Vietnam has entered into or completed the negotiation of a number of Free Trade Agreements (FTAs) including both collective FTAs as a member of ASEAN, and bilateral FTAs (such as FTAs with the EU, Japan, Chile and Eurasian Economic Union). On 4 February 2016, the Trans Pacific Partnership (‘TPP”) Agreement was signed by the foreign ministers of the participating countries and is now under the process of ratification by each country. It is widely considered that Vietnam has much to gain from this agreement, due to its potential for a greater share of the global apparel and footwear market, particularly in the US and Japan. The TPP will allow Vietnam to export apparel to the US at a 0% tariff, making Vietnam’s exports even more competitive.
Legal and Regulatory Regime
Vietnam’s legal powers are centralised in one supreme body, and then delegated to lower bodies. The National Assembly is the only body with the power to amend the Constitution and pass laws. The Vietnamese government has issued various policies to encourage enterprise and foreign investment in recent years. However, certain industries such as financial services, logistics, telecommunications, mining and utilities continue to be subject to restrictions on foreign ownership. Vietnam joined the World Trade Organisation (‘WTO’) in 2007. Under its accession commitments, Vietnam opened up various business sectors to foreign investment, in some cases under a phased approach. These commitments are generally referred to when assessing whether foreign investment in a particular sector is allowed. There is a hierarchy of regulations in Vietnam, with laws being passed by the National Assembly, and their implementing decrees and circulars issued by the government and its ministries, respectively. A plethora of other legal instruments/ guidelines are also issued by various other authorities.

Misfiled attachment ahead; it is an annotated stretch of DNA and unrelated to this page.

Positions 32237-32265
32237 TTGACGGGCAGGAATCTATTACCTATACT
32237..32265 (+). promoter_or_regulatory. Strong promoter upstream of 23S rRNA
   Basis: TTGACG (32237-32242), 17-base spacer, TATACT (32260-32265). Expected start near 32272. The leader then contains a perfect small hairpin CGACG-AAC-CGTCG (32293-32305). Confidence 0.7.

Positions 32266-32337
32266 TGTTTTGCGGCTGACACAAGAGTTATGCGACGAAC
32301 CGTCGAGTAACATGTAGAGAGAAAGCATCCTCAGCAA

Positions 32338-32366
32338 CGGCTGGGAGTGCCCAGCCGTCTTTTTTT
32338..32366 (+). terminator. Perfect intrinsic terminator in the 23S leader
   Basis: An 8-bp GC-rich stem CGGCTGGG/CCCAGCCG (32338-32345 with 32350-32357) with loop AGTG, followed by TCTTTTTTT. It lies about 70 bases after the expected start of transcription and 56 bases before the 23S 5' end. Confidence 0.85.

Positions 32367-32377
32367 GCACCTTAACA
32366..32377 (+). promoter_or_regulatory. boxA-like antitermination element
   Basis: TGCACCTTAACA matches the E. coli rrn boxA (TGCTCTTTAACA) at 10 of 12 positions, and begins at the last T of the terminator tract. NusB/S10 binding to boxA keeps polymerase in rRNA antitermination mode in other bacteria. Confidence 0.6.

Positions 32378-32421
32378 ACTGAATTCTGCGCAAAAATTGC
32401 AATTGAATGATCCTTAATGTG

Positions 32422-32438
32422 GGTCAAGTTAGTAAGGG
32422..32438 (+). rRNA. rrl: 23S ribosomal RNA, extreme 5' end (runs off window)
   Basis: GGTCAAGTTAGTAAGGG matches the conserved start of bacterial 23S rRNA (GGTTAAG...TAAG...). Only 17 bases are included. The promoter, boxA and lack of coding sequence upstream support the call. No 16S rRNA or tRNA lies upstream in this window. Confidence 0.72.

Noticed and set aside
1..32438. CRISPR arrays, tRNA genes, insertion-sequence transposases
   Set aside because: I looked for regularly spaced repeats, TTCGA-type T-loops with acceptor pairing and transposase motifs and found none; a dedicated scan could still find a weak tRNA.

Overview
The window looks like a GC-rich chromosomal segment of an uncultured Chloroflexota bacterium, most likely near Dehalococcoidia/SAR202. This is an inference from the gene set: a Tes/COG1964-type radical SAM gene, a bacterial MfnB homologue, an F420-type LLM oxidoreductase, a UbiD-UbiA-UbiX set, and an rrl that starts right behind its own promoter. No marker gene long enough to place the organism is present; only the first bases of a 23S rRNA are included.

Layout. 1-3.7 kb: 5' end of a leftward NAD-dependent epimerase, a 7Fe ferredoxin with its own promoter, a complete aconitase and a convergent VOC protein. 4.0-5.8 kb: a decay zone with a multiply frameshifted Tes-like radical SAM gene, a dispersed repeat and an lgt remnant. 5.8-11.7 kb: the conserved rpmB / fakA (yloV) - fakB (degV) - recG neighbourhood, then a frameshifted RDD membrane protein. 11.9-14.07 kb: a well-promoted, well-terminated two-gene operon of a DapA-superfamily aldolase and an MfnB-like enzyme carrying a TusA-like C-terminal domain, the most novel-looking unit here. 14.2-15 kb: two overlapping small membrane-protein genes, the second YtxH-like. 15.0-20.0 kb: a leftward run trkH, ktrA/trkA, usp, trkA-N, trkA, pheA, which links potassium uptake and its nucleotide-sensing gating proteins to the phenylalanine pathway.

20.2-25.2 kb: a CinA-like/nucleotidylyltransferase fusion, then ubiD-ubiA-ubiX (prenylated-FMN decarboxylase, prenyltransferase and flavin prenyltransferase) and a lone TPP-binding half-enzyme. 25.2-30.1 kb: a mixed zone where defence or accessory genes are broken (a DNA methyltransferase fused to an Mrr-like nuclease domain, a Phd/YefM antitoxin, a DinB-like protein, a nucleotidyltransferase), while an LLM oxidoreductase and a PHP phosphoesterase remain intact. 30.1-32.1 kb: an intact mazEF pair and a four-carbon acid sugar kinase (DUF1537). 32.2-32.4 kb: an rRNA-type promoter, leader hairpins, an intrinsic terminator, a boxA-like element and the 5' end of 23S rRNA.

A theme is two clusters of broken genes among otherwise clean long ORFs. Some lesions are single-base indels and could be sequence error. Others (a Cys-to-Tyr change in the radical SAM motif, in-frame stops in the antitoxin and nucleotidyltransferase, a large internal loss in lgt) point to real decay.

New Law on Investment and Enterprises
In late 2014, the National Assembly passed a new Law on Investment (LOI) and a new Law on Enterprises (LOE), both of which come into effect on 1 July 2015. A series of implementing regulations were issued in late 2015 (including Decree 78/2015/ND-CP guiding enterprise registration, Decree 96/ND-CP guiding the implementation of the LOE, and Decree 118/2015/ND-CP guiding the implementation of the LOI). These two new laws contain major changes to the former laws passed in 2005, and are expected to create more favorable conditions for investors.
Workforce and Cost of Living
The number of people of working age in employment in Vietnam totaled 48 million in 2015 with an official unemployment rate of 2%. Wages and salaries in Vietnam vary widely across occupations and geographic locations. In 2015, the average annual income per person was approximately $2,200. In comparison with other countries in Asia, the cost of living in Vietnam remains relatively low.
Business Etiquette and Culture
Many Vietnamese are more comfortable using their native language rather than English. However, many English speakers can be found in Vietnam, especially in the larger cities. Presenting business cards is an important ritual in the Vietnamese business world. Cards are exchanged at the beginning of a meeting using both hands. Translating written materials into Vietnamese shows respect for Vietnamese colleagues and business partners. Face to face business meetings are important in Vietnam and an appropriate level of respect must be shown according to rank and seniority.